Annie the musical
It was a work colleague who suggested going to see Annie. To the surprise of her and those around me I was forced to admit that I had never seen Annie.
I did not even realise that the song ‘I’ll luv ya, tomorrow’ was from this particular production! To prepare myself for seeing Annie on stage I took myself to the Wikipedia page to get myself briefly acquainted with the plot. I wasn’t even sure if I was going to like Annie based on what I had read.
All of that aside I sit down to watch the play and we are transported to 1930’s Manhattan with Miss Hannigan’s orphanage being the opening setting. Anita Dobson plays the so-called guardian of the children under her care when she is little more than a ruthless taskmaster with a barely contained drinking problem. Dobson plays the role with gusto and you’re just rooting for Annie (played by the lovely, Taziva-Faye Katsande) but all of the kids to get out of their dire circumstance.
Annie is the fortunate choice to be the guest of billionaire, Oliver Warbucks (player superbly by Alex Bourne) over the Christmas holidays when his assistant Grace (played by Carolyn Maitland) shows up the orphanage to whisk a child away from the depressing conditions to a life of luxury.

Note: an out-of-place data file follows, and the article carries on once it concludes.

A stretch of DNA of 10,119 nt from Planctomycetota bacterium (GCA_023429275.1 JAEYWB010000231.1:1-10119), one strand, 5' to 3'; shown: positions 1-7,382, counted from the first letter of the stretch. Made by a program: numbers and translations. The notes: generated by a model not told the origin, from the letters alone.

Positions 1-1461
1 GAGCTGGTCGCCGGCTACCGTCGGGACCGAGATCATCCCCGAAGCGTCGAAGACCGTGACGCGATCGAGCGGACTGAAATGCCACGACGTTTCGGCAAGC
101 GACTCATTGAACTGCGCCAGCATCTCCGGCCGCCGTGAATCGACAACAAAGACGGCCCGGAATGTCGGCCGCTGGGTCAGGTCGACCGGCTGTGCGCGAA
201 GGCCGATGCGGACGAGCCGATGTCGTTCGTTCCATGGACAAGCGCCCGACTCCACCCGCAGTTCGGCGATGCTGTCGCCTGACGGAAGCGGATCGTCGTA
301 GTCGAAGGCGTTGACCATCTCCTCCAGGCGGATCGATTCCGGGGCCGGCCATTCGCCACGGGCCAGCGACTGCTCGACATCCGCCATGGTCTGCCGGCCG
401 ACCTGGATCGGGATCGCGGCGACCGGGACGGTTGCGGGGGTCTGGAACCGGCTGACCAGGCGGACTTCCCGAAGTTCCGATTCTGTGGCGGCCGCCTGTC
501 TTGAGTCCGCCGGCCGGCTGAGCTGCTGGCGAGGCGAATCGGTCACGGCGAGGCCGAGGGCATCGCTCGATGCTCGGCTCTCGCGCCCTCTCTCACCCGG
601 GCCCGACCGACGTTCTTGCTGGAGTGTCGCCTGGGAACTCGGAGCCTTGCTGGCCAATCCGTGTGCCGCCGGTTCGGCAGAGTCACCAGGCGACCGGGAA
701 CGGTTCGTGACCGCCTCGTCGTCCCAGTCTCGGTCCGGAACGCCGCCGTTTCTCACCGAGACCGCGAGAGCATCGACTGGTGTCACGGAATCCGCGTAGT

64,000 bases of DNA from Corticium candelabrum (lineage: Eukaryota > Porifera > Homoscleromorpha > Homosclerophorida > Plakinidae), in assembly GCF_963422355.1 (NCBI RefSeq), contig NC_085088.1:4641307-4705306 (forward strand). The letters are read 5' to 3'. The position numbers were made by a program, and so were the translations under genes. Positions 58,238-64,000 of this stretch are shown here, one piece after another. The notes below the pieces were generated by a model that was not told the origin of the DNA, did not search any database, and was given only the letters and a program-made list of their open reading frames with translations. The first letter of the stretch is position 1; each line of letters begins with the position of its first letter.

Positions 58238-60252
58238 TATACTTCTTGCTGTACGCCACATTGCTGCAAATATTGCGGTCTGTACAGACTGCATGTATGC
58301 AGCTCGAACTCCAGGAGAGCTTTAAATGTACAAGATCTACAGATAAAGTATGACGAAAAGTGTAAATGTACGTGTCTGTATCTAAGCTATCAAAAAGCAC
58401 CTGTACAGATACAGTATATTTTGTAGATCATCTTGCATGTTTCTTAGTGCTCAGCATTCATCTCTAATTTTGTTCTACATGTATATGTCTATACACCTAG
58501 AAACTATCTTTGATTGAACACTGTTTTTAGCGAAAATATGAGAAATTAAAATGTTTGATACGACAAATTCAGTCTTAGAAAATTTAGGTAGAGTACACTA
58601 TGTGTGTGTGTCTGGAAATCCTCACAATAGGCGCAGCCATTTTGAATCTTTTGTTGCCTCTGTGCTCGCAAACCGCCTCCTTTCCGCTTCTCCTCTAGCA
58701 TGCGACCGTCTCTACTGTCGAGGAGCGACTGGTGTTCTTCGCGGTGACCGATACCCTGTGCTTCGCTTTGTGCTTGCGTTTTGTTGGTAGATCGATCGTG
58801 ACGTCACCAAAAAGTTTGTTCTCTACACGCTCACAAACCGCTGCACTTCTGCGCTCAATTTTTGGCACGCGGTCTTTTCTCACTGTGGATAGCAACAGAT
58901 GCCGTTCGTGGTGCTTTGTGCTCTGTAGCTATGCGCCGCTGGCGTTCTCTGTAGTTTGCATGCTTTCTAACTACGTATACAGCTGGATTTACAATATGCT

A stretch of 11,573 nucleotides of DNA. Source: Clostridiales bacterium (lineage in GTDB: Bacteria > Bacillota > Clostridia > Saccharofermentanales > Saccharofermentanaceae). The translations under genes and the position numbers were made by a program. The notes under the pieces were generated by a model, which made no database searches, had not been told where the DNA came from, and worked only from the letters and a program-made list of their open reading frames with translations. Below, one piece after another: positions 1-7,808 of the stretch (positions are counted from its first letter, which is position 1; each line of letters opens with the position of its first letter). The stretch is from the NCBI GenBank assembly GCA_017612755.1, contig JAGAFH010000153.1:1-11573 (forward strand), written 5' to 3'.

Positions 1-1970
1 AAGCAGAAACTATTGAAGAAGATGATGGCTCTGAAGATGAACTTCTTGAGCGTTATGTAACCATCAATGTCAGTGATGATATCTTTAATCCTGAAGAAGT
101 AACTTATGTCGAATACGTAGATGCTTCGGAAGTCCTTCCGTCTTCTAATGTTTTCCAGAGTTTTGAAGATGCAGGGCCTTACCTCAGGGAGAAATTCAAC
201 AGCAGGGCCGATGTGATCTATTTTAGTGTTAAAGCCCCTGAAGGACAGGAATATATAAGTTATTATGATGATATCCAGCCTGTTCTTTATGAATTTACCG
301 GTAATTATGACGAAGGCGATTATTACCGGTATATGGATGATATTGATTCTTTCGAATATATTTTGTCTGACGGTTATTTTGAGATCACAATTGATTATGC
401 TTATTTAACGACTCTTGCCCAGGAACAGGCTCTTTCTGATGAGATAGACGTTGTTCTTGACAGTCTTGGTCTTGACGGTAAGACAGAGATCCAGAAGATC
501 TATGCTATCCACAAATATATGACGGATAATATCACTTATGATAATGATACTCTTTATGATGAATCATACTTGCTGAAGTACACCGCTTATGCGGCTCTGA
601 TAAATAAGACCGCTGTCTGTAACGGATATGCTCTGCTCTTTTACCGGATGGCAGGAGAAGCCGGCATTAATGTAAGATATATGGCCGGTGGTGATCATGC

What follows is Warbucks (or Daddy Warbucks as he comes to be known) falling in love with Annie and deciding he wants to adopt her whilst she really desires to know the true identity of her parents. Miss Hannigan and her underhand brother, Rooster (player convincingly by Richard Meek) attempt to scam the Warbucks out of reward money for information regarding Annie’s long-lost parents.
The play is beautifully choreographed and transition from the various sets, whether it be the orphanage or Warbucks' manor or the White House is seamless and a real credit to this fantastic production.
If I was to have one gripe about the story of Annie it is the undercurrents that being rich is good and being poor is bad. America is knee deep in the recession and it is still the rich people playing heroes dragging the poor out of poverty. It is a small gripe and by no means a reflection on the wonderful talent on display.
Dan Carter for Canal St Online.